Hate speech is a direct assault on our core values of tolerance, inclusion and respect for human rights and human dignity. It sets groups against each other, contributes to violence and conflict, and undermines all our efforts for peace, stability and sustainable development. As such, addressing it is a priority for the entire United Nations system.
Around the world, we see a groundswell of xenophobia, racism and intolerance, violent misogyny, anti-Semitism and anti-Muslim hatred. In some parts of the world, Christian communities are also under attack. While hate speech has always existed, the new element today is digital communications and specifically, social media platforms. They are making hate speech more virulent than ever, amplifying it and enabling it to move farther and faster.
Hate-filled content is reaching new audiences at lightning speed and has been linked with violence and killings from Sri Lanka to New Zealand and the United States. It is also used by extremist groups to recruit and radicalize people online.
Political leaders in some countries are adopting the slogans and ideas of these groups, demonizing the vulnerable and weakening the standards of decency in public discourse that have served us for decades.
In the face of this, we all – the United Nations, governments, the private sector, academia, civil society, the international community as a whole – need to step up. That is why I asked my Special Adviser for the Prevention of Genocide, Adama Dieng, to prepare the Strategy and Plan of Action on Hate Speech we are launching today in cooperation with a large number of UN entities.
This strategy aims to coordinate our efforts across the whole United Nations system, addressing the root causes of hate speech, and making our response more effective.
Many of our programmes to support implementation of the 2030 Agenda for Sustainable Development are already tackling hate speech, by promoting gender equality and human rights, and addressing discrimination of all kinds. But we need to speed up, strengthen and expand the reach of these activities, focused around a defined strategy so that they are as coordinated and as effective as possible.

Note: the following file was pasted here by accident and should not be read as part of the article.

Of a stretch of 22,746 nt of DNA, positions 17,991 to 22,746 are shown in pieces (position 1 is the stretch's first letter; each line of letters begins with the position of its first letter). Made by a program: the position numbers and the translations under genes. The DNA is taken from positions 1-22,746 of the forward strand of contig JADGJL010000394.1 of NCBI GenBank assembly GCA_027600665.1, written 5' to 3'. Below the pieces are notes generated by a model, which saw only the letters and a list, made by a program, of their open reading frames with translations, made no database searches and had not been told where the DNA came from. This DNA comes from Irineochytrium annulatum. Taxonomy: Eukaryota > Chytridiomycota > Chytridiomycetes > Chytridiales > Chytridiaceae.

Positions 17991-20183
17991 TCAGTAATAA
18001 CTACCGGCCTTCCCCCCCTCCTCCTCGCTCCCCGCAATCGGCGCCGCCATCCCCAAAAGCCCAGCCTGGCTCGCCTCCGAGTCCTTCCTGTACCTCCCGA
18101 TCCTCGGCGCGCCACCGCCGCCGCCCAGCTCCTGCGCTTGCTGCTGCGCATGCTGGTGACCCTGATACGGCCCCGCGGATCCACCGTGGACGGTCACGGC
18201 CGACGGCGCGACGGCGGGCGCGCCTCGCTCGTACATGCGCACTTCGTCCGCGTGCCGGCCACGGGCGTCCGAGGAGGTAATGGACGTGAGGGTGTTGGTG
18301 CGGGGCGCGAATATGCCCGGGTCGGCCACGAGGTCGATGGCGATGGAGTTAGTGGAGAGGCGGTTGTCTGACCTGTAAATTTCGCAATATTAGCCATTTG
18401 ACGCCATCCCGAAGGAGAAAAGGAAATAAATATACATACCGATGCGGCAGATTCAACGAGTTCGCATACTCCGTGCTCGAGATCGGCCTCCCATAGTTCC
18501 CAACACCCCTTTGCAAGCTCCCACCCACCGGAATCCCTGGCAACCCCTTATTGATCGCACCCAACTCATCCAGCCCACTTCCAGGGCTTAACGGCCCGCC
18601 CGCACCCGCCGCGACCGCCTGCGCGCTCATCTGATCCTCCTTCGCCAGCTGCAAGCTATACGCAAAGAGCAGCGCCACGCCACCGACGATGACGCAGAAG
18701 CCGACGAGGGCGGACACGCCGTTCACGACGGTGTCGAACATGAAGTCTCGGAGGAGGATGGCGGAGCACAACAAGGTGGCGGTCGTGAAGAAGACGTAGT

The strategy includes actions for offices both at headquarters and in the field, and at national and global level. I have asked United Nations agencies and offices to prepare their own plans, aligned with this Strategy and in coordination with my Special Envoy for the Prevention of Genocide.
Ladies and gentlemen of the media,
I would like to mention one aspect of this strategy that is particularly relevant to you.
All action aimed at addressing and confronting hate speech must be consistent with fundamental human rights.
The United Nations supports freedom of expression and opinion everywhere.
Addressing hate speech does not mean limiting or prohibiting freedom of speech. It means keeping hate speech from escalating into something more dangerous, particularly incitement to discrimination, hostility and violence, which is prohibited under international law.
We need to treat hate speech as we treat every malicious act: by condemning it, refusing to amplify it, countering it with the truth, and encouraging the perpetrators to change their behaviour.
This is clearly not something we can do alone.
We are counting on the support of governments, civil society, the private sector and in particular, you, the members of the media.
Because tackling the poison of hate speech is everybody’s responsibility.